Glen Campbell is one of the backbones of country music. The legendary singer-songwriter scored number-one hits in both country and pop music during his fifty-plus-year career. Campbell also dabbled in TV, both as a television host and an actor. But his success didn’t always glitter like gold.
In 1975, Campbell recorded the iconic hit “Rhinestone Cowboy.” The song is purposely titled “rhinestone” instead of “diamond cowboy.” Here’s why:
“Rhinestone Cowboy” is about a veteran artist that’s already paid his dues in the music industry. “There’s been a load of compromising” Campbell sings in the song. The artist wants to be on the stage where lights will be shining on him. Because when those beacons of success hit the rhinestones of the narrator’s costume, then he’ll know that he made it.
“Like a rhinestone cowboy / Riding out on a horse in a star-spangled rodeo,” one of the most recognizable lines from the song reads.
According to Ben’s Country Music Show, Campbell recorded the song on Feb. 24, 1975.
Glen Campbell’s Version of ‘Rhinestone Cowboy’
When “Rhinestone Cowboy” was released in 1975, it topped both the country and pop charts at the same time. This hadn’t happened since 1961 when Jimmy Dean released “Big Bad John.” The iconic tune remained at the top of the charts for multiple weeks.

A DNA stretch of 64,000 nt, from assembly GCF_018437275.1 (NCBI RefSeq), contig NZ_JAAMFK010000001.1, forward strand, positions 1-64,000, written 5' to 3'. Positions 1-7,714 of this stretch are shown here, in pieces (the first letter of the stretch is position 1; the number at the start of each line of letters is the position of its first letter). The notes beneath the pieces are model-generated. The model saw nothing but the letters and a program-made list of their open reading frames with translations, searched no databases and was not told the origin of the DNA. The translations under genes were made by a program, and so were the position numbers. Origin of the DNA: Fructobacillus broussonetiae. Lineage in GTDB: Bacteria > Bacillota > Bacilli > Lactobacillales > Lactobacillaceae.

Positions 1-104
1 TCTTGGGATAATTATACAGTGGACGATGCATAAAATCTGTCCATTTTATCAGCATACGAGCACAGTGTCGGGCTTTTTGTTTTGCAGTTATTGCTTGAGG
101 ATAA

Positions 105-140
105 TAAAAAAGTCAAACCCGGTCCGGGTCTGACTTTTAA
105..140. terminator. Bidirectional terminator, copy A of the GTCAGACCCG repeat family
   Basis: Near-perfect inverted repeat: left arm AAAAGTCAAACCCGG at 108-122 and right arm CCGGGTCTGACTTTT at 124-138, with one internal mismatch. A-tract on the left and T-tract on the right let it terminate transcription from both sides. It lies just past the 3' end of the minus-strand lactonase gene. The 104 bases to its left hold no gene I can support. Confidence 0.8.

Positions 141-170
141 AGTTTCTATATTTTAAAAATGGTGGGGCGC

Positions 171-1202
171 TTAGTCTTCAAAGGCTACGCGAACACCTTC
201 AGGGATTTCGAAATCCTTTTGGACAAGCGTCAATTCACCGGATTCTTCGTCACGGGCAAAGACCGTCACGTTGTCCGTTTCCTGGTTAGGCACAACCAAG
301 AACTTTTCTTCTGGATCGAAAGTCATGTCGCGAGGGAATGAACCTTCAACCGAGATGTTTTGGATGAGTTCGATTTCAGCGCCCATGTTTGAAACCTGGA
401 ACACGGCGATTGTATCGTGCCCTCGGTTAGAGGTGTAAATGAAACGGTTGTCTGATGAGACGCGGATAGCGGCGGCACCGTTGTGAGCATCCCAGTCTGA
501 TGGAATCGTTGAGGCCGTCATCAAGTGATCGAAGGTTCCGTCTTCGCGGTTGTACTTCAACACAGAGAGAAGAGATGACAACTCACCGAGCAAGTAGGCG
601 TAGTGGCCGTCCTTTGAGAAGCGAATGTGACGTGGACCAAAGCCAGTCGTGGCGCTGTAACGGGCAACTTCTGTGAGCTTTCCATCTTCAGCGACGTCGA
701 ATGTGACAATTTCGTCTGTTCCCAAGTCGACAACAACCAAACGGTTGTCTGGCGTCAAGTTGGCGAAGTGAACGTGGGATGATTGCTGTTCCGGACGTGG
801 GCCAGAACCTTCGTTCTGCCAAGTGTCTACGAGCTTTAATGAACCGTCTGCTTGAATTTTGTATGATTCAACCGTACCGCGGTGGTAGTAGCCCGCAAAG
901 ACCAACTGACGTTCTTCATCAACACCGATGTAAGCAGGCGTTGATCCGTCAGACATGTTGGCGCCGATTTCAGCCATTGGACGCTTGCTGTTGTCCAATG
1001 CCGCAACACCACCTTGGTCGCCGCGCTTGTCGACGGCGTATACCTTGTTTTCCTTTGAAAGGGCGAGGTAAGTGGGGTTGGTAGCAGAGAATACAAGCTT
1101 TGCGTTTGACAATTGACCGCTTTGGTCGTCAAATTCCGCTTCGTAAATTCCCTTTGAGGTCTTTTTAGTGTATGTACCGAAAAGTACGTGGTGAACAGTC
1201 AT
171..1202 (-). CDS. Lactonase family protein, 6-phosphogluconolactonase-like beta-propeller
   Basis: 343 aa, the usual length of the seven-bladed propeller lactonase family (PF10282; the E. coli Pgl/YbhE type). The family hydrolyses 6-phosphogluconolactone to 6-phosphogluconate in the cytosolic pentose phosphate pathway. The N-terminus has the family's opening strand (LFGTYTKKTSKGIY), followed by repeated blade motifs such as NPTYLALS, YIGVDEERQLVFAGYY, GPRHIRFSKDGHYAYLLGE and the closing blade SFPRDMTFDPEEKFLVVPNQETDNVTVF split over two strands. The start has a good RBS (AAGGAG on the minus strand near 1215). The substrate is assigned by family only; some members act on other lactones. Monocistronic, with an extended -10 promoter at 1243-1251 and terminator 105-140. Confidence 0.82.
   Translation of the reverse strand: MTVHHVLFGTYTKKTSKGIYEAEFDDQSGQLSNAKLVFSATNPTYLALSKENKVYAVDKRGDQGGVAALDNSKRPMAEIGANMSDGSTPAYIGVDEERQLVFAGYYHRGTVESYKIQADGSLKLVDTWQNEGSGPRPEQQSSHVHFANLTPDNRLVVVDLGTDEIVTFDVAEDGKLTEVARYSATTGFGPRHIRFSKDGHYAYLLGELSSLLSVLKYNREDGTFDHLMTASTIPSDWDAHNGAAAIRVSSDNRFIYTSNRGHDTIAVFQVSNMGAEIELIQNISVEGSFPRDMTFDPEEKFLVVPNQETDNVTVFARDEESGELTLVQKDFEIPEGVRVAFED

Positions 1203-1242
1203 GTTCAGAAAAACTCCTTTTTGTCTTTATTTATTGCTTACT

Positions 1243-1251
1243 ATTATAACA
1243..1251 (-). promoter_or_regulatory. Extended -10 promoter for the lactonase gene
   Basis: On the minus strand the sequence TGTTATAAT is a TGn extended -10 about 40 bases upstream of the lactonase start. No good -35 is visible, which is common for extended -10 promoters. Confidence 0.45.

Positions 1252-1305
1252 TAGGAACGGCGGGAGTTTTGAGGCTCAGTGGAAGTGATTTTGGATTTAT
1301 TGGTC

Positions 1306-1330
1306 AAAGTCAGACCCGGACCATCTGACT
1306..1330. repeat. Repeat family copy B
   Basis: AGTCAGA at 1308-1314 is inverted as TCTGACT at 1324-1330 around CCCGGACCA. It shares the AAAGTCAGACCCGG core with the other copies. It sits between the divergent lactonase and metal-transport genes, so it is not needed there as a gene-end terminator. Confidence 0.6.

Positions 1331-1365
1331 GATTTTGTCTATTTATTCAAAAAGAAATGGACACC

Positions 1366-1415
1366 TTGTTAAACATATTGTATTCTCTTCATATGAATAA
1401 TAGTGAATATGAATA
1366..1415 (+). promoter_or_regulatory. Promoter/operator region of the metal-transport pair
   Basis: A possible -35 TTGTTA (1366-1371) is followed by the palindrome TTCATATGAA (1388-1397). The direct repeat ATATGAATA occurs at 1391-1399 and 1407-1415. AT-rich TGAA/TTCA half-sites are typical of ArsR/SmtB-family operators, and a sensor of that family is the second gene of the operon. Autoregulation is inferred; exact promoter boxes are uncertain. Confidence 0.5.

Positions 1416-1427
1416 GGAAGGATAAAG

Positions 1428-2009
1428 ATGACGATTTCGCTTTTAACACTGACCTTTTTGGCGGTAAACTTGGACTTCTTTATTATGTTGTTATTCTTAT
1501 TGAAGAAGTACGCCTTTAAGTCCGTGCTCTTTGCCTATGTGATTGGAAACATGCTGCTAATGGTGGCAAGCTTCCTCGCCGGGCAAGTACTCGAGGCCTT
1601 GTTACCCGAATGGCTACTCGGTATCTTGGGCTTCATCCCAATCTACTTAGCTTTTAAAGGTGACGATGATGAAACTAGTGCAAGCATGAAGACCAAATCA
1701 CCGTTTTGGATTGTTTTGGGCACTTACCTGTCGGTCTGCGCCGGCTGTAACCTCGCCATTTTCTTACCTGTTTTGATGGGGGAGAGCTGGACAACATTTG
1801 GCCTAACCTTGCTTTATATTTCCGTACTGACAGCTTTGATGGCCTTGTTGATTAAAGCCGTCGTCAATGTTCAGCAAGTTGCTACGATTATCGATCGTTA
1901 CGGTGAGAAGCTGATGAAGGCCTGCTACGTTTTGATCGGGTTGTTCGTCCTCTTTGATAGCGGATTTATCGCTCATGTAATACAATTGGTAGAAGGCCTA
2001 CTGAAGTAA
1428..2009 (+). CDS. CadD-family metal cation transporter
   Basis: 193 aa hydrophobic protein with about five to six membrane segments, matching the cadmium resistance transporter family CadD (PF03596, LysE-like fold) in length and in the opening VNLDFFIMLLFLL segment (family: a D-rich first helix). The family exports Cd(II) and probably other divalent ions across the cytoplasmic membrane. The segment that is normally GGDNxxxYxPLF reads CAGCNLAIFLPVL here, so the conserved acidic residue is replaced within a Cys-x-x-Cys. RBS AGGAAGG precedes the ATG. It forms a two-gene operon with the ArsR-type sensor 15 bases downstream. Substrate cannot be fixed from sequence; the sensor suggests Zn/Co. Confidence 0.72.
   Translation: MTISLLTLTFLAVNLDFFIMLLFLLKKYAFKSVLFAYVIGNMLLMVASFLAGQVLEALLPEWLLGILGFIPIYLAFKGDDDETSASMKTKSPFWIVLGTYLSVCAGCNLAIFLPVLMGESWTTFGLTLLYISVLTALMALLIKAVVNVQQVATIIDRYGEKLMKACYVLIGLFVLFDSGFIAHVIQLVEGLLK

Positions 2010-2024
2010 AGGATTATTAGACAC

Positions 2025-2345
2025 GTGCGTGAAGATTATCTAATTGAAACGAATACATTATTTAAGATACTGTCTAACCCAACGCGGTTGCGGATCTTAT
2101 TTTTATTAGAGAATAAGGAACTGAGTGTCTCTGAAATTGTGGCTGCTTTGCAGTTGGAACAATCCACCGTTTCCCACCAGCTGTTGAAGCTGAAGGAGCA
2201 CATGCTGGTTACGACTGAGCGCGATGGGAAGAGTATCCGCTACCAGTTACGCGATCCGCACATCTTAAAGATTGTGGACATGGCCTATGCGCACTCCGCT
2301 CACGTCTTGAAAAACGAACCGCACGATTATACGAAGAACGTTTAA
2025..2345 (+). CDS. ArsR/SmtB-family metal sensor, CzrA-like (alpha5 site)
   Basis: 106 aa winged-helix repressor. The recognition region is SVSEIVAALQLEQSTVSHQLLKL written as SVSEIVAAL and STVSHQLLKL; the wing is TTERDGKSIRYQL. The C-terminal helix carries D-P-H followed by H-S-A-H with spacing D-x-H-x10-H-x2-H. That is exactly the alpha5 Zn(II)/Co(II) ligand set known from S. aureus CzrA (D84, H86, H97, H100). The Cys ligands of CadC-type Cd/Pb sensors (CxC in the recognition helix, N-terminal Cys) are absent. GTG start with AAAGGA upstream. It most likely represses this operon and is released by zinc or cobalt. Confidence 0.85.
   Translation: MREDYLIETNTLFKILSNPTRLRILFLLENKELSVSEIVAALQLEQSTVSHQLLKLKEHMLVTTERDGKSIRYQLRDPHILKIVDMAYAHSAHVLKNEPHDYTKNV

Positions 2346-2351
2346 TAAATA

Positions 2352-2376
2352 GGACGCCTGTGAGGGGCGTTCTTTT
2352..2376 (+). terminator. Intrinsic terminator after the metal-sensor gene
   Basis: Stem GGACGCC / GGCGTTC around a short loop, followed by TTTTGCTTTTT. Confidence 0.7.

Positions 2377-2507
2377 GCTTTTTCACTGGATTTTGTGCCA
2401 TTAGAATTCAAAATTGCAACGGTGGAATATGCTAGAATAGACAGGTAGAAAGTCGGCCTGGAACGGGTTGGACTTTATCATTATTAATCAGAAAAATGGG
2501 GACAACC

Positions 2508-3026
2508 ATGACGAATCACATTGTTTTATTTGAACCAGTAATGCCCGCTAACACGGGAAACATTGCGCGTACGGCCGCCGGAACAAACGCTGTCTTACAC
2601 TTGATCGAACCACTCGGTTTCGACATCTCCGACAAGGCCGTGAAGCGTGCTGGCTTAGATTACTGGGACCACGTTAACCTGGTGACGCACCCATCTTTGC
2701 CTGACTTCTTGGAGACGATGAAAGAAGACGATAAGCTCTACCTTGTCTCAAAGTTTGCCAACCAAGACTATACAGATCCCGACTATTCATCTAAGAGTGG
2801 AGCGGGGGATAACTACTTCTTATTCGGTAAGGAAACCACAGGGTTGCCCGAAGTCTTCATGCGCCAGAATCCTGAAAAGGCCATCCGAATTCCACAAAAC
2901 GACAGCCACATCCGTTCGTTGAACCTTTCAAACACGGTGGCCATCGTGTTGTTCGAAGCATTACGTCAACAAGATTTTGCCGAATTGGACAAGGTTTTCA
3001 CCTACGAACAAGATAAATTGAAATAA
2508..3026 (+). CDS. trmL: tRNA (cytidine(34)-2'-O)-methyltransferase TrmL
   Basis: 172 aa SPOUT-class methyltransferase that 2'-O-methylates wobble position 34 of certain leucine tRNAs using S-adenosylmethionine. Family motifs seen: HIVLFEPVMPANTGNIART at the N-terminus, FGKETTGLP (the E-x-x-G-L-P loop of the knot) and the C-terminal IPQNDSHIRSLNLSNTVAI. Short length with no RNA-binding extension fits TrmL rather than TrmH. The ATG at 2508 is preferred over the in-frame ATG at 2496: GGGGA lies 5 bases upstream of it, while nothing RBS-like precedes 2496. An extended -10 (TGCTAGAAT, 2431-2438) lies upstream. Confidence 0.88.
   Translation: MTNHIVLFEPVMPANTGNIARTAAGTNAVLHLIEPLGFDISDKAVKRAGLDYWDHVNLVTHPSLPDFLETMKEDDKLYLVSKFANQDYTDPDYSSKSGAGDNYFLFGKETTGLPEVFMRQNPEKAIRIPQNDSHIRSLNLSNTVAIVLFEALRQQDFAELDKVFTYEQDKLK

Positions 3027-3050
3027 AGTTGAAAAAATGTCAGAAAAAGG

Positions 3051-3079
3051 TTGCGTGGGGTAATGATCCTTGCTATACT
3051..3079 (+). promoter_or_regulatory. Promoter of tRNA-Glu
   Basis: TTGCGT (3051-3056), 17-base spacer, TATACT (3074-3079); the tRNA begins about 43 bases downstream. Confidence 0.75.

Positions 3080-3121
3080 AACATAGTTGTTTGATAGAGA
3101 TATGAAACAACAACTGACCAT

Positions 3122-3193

However, Glen Campbell wasn’t the first to record the song. The Arkansas native first heard Larry Weiss singing the song on the radio, according to KXRB. Campbell was very interested in recording it for himself. In 1974, Larry Weiss wrote and recorded “Rhinestone Cowboy.” Weiss didn’t have very much success with the song.
Campbell easily identified with the song because of his humble roots. He was born on an Arkansas dirt farm with no electricity. What’s more, he was one of 12 kids. Campbell and his siblings would pick cotton for farmers that lived nearby. When he was four-years-old, one of Campbell’s uncles bought him a guitar for five-dollars and he learned to play. Soon after, the “Rhinestone Cowboy” was playing at radio stations.
But it wasn’t until he was in his teens that he started getting paid to do what he loved. From there Campbell rose to country music fame, but not without paying his dues. His nostalgic voice, along with his good looks, helped him to move from a session artist, to score a solo recording contract.
Starting in 1961, Campbell cranked out singles and made it, a few times, into the lower reaches of the Hot 100. However, his success really came when he and the Oklahoma-born songwriter Jimmy Webb teamed up for several country-pop singles that Campbell recorded. “By The Time I Get To Phoenix”, “Wichita Lineman,” and “Galveston” are just a few of those singles.